Farm Progress is part of the Informa Markets Division of Informa PLC

This site is operated by a business or businesses owned by Informa PLC and all copyright resides with them. Informa PLC's registered office is 5 Howick Place, London SW1P 1WG. Registered in England and Wales. Number 8860726.

Serving: East

Why you should know your cost of production

BZH22/iStock/Thinkstock young corn plants in the field
CALCULATING COSTS: Using your cost of production helps take the emotion out of making a difficult decision such as not renewing a rental contract.
Field Fodder: This information is especially valuable during times of narrow profit margins.

By Nick Baker

Farmers have done a great job mastering many aspects of their businesses. They know their equipment and their land, they use technology daily, and they've figured out various government programs. However, many shake their heads or look away when someone brings up knowing their cost of production. Farmers, after all, are passionate about farming — not necessarily about accounting and financial records. 

With current ag commodity markets continuing to trend lower, it's more important than ever to use your cost of production as a valuable tool for making management decisions. First off, knowing your cost of production is essential in forming a marketing plan. As I am writing this, December 2017 corn is below $4 on the board, and November 2017 soybeans are around $9.60. Can you turn a profit at this price? What is the lowest price you can sell at and maintain profitability? Neither of these questions can be answered unless cost of production is known. 

Get more INSIGHT: Download 5 Ways to Manage Risk now!

Input costs

On the flip side, knowing your cost of production — especially your input costs — can help with management decisions throughout the growing season. As I look through one of the many seed catalogs on my desk, I can’t help but notice how many different seed treatment options are available, plus the number of varieties, trait packages, insecticides, fungicides and fertilizer options. The options seem to increase every year. How do you make the right decision on what to use?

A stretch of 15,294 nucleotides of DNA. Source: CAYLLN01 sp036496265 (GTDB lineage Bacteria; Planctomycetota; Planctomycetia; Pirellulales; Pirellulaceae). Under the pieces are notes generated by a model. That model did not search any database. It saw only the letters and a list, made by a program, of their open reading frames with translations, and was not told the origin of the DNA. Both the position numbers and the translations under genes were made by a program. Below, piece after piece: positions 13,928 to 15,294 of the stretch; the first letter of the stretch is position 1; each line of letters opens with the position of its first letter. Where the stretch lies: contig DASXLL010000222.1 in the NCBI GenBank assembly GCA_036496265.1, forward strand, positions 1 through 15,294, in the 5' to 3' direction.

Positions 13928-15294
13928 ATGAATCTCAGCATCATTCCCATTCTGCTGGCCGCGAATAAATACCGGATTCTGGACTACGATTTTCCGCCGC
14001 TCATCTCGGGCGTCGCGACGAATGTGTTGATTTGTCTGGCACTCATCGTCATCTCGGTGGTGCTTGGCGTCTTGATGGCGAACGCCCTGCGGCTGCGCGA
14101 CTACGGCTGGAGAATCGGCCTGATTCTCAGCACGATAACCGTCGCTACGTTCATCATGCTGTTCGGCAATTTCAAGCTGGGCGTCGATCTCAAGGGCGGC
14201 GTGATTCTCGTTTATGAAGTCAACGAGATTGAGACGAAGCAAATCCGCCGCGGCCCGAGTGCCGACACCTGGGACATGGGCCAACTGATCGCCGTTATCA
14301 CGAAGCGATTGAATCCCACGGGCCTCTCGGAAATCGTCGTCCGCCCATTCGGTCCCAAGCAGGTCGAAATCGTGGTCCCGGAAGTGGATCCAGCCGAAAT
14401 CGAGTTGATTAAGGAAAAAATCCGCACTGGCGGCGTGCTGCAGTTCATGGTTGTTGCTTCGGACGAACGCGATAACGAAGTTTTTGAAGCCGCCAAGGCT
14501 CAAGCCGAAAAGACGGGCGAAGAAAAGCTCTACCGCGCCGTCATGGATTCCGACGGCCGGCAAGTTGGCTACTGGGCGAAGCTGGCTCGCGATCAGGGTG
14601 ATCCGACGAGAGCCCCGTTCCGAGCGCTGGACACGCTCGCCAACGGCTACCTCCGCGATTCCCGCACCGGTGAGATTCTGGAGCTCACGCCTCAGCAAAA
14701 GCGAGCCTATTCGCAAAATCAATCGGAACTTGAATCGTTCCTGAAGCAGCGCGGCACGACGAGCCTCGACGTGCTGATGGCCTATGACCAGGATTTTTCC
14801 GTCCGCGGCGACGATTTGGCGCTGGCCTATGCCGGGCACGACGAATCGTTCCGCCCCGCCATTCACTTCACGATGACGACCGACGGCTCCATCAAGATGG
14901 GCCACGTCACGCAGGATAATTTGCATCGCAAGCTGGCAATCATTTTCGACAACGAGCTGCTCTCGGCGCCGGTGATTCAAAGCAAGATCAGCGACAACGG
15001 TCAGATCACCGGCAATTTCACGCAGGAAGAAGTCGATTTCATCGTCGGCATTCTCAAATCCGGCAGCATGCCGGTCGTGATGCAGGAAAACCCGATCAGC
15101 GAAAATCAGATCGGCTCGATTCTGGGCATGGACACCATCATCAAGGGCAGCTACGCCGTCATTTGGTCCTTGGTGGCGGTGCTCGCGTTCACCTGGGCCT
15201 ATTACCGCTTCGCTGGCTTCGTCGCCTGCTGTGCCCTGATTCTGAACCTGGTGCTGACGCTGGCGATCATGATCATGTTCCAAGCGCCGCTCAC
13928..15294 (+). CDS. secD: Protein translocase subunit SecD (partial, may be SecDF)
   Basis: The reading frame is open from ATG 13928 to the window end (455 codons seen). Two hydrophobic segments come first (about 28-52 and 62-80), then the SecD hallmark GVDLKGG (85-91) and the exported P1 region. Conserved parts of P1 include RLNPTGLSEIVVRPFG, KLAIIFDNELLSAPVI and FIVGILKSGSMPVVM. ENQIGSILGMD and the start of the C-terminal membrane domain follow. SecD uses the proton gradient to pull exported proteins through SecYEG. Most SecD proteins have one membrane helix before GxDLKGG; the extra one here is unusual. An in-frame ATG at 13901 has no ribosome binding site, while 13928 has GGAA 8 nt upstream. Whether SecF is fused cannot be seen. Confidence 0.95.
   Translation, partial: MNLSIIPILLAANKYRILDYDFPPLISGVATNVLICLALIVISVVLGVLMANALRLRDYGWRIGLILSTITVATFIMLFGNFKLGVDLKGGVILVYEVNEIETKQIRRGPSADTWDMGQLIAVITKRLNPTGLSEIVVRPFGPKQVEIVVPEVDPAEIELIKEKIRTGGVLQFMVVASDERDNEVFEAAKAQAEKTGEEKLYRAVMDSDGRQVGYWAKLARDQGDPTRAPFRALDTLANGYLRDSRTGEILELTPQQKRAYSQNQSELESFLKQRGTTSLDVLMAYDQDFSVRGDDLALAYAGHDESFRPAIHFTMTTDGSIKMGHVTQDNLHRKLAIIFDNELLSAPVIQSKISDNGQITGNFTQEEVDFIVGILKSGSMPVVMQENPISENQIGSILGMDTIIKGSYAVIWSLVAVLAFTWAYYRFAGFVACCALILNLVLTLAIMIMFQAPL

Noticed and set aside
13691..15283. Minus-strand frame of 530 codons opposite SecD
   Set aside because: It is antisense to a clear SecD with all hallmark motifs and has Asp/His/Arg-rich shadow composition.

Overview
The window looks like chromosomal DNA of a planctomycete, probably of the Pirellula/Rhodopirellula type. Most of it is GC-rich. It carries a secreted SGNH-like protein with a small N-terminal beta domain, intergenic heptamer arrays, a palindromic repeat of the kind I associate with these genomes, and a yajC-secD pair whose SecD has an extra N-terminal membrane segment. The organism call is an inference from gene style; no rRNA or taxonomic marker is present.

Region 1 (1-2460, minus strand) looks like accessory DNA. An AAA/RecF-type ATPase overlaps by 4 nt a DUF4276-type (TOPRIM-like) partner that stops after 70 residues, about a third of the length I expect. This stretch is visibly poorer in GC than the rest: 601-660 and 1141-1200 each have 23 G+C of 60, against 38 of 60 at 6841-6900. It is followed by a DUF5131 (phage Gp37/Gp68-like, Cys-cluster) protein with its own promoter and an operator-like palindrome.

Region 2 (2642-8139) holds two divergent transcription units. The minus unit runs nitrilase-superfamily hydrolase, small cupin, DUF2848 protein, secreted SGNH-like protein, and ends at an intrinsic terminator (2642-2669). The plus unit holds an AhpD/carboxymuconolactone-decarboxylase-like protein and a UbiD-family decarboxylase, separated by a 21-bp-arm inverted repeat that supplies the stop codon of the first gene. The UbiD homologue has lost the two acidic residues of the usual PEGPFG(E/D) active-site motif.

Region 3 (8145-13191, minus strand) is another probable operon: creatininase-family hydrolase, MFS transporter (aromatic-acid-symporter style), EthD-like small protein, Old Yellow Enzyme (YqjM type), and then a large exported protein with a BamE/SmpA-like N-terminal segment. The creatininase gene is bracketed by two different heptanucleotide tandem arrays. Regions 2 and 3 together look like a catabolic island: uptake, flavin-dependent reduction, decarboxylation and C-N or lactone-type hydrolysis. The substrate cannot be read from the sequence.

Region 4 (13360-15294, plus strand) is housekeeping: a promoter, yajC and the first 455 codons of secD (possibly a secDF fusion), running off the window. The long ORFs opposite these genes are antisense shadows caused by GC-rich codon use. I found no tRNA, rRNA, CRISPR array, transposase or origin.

You can plug in different fertilizer plans, seed treatment plans, herbicide packages and nearly every variable into your cost of production prior to planting and form a production plan. There are also many university resources available that specifically look at the financial return on different inputs.  The University of Wisconsin Extension Grain Production and Management page is one such source.

Using your cost of production and expected return on investment helps in making the many decisions faced throughout the growing season.  

Cost of production can also be used to make the hardest decision a farmer has to make: When to say no.  Sure, you have rented the 40 acres down the road for years, and yes, it may not be the best ground, and the rent keeps going up, but it is part of your farm. Or is it? Using cost-of-production tools will show you which land is paying the bills and which is costing you money. Yearly returns can be used to negotiate rental rates, and can show the highest rental rate you can afford to pay for each field while maintaining profitability. Using your cost of production helps take the emotion out of making a difficult decision such as not renewing a rental contract.    

Now that you know the value of your cost of production, hopefully you are admitting that yes, now is the time to sharpen your pencil and start determining that cost of production. Once you determine your cost of production initially, it will be easier to update annually. If you need a starting point, look at the University of Wisconsin Enterprise Budget tools. Several other universities also offer their own crop budget tools free of charge. You can also contact your local UW Extension agent, banker, crop insurance agent or accountant for additional assistance. Remember, knowing your cost of production is always important, but especially so during times of narrow profit margins.       

Baker is the Rock County Extension ag agent.

 

 

 

TAGS: Management
Hide comments
account-default-image

Comments

  • Allowed HTML tags: <em> <strong> <blockquote> <br> <p>

Plain text

  • No HTML tags allowed.
  • Web page addresses and e-mail addresses turn into links automatically.
  • Lines and paragraphs break automatically.
Publish